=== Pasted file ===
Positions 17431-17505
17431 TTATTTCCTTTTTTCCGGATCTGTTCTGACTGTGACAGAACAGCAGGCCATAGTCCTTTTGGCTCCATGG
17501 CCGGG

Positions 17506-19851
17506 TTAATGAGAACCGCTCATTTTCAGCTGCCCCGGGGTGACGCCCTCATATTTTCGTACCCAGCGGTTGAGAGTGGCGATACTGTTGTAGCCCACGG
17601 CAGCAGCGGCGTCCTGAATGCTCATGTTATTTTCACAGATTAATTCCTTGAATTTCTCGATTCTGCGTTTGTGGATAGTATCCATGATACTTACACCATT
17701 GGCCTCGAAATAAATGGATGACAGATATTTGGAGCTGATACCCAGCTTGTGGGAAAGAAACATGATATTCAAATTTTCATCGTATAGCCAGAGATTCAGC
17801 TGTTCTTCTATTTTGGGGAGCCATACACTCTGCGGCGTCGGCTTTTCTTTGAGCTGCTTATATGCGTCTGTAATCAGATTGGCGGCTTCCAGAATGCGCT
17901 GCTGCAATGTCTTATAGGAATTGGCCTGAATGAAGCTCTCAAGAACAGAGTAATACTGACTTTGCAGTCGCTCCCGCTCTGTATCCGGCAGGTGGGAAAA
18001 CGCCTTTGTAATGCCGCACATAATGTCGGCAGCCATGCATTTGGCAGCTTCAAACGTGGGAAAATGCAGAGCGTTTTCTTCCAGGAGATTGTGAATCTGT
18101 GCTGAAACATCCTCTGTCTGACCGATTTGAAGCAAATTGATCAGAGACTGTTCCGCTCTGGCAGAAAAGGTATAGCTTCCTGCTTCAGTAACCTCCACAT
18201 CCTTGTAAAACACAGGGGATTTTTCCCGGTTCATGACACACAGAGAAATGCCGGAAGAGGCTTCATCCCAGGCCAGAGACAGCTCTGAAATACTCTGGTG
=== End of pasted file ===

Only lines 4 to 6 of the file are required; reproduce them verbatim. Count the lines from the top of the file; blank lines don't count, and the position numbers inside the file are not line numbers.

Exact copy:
Positions 17506-19851
17506 TTAATGAGAACCGCTCATTTTCAGCTGCCCCGGGGTGACGCCCTCATATTTTCGTACCCAGCGGTTGAGAGTGGCGATACTGTTGTAGCCCACGG
17601 CAGCAGCGGCGTCCTGAATGCTCATGTTATTTTCACAGATTAATTCCTTGAATTTCTCGATTCTGCGTTTGTGGATAGTATCCATGATACTTACACCATT